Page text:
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Publication Information

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Title: Modeling aspen responses to climatic warming and insect defoliation in western Canada

Author: Hogg, E. H. Ted;

Date: 2001

Source: In: Shepperd, Wayne D.; Binkley, Dan; Bartos, Dale L.; Stohlgren, Thomas J.; Eskew, Lane G., comps. Sustaining aspen in western landscapes: Symposium proceedings; 13-15 June 2000; Grand Junction, CO. Proceedings RMRS-P-18. Fort Collins, CO: U.S. Department of Agriculture, Forest Service, Rocky Mountain Research Station. p. 325-338.

Publication Series: Proceedings (P)

   Note: This article is part of a larger document. View the larger document

Description: Effects of climate change at three aspen sites in Saskatchewan were explored using a climate-driven model that includes insect defoliation. A simulated warming of 4-5 °C caused complete mortality due to drought at all three sites. A simulated warming of 2-2.5 °C caused complete mortality of aspen at the parkland site, while aspen growth at two boreal sites showed little change from the present climate until after insect defoliation, when dieback was more severe under the warmer climate. The results suggest that future impacts of climate change on boreal aspen forests may not become evident until after major insect outbreaks have occurred.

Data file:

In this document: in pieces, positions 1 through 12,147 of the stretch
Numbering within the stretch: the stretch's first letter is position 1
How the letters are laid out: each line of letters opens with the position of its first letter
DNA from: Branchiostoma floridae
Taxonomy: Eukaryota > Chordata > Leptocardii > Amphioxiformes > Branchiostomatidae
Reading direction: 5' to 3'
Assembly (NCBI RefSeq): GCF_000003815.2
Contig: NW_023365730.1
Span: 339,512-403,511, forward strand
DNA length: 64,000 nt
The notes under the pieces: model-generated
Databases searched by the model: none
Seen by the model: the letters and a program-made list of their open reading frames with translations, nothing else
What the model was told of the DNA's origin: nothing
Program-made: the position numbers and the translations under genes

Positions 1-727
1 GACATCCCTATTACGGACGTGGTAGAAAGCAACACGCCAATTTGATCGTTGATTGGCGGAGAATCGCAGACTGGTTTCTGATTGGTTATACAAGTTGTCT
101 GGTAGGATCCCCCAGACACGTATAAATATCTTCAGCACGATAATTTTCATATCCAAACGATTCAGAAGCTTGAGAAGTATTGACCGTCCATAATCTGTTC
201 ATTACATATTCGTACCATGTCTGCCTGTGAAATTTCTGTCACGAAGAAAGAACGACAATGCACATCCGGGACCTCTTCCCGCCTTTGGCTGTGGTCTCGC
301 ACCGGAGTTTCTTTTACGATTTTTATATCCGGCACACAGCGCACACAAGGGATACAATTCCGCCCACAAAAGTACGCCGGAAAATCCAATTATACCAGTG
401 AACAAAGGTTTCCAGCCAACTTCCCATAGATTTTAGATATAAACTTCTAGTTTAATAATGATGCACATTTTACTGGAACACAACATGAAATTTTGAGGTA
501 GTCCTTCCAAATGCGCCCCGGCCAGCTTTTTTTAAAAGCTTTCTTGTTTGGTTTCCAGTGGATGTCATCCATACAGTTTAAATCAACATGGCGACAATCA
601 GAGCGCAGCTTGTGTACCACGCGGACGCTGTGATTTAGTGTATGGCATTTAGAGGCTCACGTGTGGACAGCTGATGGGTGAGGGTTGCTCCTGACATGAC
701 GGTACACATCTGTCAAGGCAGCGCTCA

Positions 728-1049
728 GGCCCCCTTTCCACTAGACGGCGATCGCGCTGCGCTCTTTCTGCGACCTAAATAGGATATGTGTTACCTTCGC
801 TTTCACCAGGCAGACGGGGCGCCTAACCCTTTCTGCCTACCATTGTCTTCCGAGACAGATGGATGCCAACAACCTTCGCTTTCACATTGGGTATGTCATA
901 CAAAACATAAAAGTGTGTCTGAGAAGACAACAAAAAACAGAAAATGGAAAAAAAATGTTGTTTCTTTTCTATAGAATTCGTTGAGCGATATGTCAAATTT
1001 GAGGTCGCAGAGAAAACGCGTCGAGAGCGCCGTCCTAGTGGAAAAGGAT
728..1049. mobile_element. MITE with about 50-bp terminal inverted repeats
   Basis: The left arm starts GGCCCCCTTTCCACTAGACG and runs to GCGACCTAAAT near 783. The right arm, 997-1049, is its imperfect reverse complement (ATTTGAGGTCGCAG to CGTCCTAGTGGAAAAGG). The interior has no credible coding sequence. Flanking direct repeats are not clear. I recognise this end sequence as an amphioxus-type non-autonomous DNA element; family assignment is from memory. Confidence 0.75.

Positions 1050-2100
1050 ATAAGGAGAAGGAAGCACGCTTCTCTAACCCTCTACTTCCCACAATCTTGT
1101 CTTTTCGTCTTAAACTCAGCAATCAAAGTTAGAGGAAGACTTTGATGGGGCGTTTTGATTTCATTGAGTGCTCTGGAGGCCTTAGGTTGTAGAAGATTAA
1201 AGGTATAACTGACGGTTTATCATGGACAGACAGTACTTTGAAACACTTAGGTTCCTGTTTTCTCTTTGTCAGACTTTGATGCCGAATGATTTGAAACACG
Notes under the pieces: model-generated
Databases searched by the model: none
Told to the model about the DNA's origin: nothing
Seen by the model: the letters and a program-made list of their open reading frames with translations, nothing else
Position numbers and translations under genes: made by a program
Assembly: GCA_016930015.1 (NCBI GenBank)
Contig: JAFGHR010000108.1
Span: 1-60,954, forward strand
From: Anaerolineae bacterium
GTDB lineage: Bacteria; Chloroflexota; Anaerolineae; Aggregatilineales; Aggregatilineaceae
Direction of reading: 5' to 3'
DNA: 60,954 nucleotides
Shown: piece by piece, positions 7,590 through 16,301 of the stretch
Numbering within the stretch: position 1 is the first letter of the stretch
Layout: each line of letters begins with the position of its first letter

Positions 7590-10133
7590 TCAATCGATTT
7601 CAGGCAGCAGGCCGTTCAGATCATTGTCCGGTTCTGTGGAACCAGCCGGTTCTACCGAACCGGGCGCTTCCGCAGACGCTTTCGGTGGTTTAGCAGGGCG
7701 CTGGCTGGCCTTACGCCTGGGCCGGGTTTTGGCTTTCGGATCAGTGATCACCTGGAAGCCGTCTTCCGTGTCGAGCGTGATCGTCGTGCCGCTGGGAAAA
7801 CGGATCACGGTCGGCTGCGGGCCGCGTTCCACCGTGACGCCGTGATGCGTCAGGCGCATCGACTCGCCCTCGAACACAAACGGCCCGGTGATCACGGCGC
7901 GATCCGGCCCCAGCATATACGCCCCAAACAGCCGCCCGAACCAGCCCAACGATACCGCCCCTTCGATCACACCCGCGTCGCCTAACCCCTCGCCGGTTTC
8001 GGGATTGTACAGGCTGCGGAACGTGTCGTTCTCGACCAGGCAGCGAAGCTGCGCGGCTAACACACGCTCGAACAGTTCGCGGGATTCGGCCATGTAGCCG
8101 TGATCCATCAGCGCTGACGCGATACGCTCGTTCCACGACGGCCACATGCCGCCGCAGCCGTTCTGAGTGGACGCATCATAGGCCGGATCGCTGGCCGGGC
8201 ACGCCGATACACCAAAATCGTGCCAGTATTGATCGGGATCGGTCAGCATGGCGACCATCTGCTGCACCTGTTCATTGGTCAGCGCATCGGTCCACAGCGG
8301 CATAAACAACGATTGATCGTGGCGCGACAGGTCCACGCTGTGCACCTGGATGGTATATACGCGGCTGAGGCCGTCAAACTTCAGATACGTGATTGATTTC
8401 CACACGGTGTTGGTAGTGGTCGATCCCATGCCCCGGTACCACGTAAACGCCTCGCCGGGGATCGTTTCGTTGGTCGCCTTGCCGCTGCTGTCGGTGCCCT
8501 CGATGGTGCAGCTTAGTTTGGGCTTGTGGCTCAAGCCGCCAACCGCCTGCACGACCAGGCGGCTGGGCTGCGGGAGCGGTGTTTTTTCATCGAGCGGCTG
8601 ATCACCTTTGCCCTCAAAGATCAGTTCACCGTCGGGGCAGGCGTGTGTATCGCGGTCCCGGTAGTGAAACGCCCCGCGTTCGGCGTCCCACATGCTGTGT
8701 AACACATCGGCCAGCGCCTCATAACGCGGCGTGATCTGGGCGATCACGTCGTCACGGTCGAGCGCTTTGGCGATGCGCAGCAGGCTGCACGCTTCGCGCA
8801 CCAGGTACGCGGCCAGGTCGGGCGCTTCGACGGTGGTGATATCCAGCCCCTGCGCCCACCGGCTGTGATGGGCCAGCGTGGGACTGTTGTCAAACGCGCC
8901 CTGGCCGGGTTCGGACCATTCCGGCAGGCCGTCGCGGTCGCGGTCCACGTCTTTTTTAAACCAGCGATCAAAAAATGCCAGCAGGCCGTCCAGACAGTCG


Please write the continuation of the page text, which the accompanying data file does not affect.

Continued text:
Keywords: ecosystem management, ecosystem research, sustainable forests, quaking aspen, Populus tremuloides

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Hogg, E. H. Ted. 2001. Modeling aspen responses to climatic warming and insect defoliation in western Canada. In: Shepperd, Wayne D.; Binkley, Dan; Bartos, Dale L.; Stohlgren, Thomas J.; Eskew, Lane G., comps. Sustaining aspen in western landscapes: Symposium proceedings; 13-15 June 2000; Grand Junction, CO. Proceedings RMRS-P-18. Fort Collins, CO: U.S. Department of Agriculture, Forest Service, Rocky Mountain Research Station. p. 325-338.

 


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